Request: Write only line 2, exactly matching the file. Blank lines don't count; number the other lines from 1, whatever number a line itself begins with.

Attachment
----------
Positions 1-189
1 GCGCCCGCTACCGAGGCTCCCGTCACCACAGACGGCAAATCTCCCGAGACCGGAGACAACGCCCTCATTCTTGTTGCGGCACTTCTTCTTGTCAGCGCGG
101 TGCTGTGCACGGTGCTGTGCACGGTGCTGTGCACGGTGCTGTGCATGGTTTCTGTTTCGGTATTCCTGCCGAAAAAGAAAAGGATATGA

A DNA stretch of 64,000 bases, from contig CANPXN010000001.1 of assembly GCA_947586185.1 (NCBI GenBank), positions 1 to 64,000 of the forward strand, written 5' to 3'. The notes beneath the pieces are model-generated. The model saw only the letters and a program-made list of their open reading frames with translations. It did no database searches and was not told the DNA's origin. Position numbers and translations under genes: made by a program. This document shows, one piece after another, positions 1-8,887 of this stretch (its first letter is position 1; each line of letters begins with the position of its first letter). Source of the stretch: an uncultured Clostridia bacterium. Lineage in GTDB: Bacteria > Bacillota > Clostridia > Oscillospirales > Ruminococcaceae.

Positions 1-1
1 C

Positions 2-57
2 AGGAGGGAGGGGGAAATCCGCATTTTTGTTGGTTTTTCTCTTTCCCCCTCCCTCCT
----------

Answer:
1 GCGCCCGCTACCGAGGCTCCCGTCACCACAGACGGCAAATCTCCCGAGACCGGAGACAACGCCCTCATTCTTGTTGCGGCACTTCTTCTTGTCAGCGCGG